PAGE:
I love stories like this. I have several books on my shelves written by people who’d covered great distances on foot and the things they saw. I find such stories incredibly inspiring. I, too, want to embark on such adventures. Imagine the things I’d get to experience.

Despite the fact that I’ve always loved Larsson’s articles in the Swedish edition of Runner’s World, I felt that this book was lacking in some areas. I enjoyed the first half of the book a lot more than the second, picturing how it must have been to travel through Spain and France, to meet all sorts of people, swim in the rivers and camp under the stars. But then the book runs (pun not intended) out of steam. All the exciting incidents get reduced to just another page in what reads like a diary. Neither Larsson or Johansson are, of course, writers by trade. They are athletes. So perhaps I shouldn’t have expected more than this day-to-day account of kilometres run and how much accommodation cost. It’s just that….on the few occasions when I’ve run 40 kilometres or more, I’ve always had a story to tell. In this format, without a story to make each day unique, the numbers fall flat and become meaningless to an outsider, their importance diminished. I suppose I expected more from what I am sure was an amazing adventure.

This is a book for runners, written by runners. It’s not a bad book, per se; I just don’t think it does the actual journey justice.

Shaman’s Cannonball Read #CBR5 review #20: Into the Woods by Tana French

Detective Rob Ryan is relatively new to Dublin’s Murder Squad. He and his partner Cassie Maddox have only had easy cases to deal with so far. But then, one day, a case falls into their lap that will affect them both profoundly. 12-year old Katy has been found dead, left in an archaeological dig in the middle of the woods bordering an estate. The woods where Rob Ryan’s two best friends mysteriously disappeared with hardly a trace when he was 12. Are the two events connected? And how will Rob Ryan cope with the resurfacing of the old case?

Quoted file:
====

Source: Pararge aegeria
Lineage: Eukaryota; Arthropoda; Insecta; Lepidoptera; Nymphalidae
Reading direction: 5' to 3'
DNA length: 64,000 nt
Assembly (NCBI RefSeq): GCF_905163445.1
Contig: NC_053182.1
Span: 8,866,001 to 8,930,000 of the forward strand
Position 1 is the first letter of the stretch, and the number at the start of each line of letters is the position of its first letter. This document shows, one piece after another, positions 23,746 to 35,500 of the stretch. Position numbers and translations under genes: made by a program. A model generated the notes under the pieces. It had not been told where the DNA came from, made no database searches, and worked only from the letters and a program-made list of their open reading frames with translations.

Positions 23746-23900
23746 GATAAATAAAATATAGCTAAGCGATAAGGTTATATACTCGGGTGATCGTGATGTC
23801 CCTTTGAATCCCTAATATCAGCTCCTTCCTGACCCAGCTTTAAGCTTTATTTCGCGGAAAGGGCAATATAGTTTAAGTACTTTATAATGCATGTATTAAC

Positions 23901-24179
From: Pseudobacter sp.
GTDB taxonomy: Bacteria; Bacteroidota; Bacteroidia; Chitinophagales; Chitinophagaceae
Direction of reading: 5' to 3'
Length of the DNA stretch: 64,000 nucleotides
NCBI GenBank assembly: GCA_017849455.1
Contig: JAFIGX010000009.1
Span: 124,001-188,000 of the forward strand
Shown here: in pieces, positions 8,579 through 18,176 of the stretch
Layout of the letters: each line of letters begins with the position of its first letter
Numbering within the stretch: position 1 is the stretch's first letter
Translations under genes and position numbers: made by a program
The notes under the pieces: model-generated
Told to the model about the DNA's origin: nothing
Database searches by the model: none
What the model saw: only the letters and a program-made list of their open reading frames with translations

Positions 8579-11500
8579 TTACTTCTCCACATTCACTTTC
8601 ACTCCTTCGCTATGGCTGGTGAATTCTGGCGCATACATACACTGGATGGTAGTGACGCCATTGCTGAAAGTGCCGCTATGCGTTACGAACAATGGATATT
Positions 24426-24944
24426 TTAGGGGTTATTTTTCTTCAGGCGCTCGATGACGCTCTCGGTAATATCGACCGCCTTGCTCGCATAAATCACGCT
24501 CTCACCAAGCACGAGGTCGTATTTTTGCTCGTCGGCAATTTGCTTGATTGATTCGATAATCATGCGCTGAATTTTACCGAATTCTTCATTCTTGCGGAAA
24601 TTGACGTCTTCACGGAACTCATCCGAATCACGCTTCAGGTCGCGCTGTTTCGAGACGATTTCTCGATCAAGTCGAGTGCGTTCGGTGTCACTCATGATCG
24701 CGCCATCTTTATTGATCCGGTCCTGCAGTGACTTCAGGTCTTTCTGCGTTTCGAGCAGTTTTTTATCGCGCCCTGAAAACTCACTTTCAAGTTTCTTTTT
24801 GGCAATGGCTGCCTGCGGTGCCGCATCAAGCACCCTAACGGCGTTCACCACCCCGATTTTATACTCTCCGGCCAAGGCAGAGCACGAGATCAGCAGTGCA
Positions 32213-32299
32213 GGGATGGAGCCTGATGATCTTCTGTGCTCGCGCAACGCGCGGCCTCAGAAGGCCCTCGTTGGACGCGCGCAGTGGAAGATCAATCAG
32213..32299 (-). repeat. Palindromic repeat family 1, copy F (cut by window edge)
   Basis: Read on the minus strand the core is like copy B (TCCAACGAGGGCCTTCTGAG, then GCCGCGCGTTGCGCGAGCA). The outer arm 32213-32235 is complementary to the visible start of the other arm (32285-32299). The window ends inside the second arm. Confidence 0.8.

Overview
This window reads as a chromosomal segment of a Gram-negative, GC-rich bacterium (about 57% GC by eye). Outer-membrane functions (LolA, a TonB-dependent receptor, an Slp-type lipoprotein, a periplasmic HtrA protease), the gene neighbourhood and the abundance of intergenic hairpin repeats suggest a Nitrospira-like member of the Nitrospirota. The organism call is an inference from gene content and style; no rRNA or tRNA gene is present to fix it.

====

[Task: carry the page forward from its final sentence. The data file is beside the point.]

Into the woods is Tana French’s début novel. Yet, that’s hard to notice; she exhibits a confidence in her writing usually found in more weathered authors. Her language is at times almost poetic, filled with metaphors and then sharply contrasted by the grim events she describes. Her characters are believable, flawed (wretched, even) but likeable. There’s never a dull moment in the book. It never sags or misses a step, and it certainly doesn’t feel like it’s 600 pages long.

The whole experience was like being in a nightmare, like walking through the fog on a starless night, the only reprieve being the occasional good-natured taunts between Ryan and Maddox – but even those seemed ominous at times. Although I wanted to find out whodunnit, I also didn’t want the book to end. As dark and devoid of life its landscape was, I didn’t want to leave it, yet. Especially since it left me with unanswered questions.

I would recommend this book to anyone who loves a good detective story and who isn’t afraid of the dark.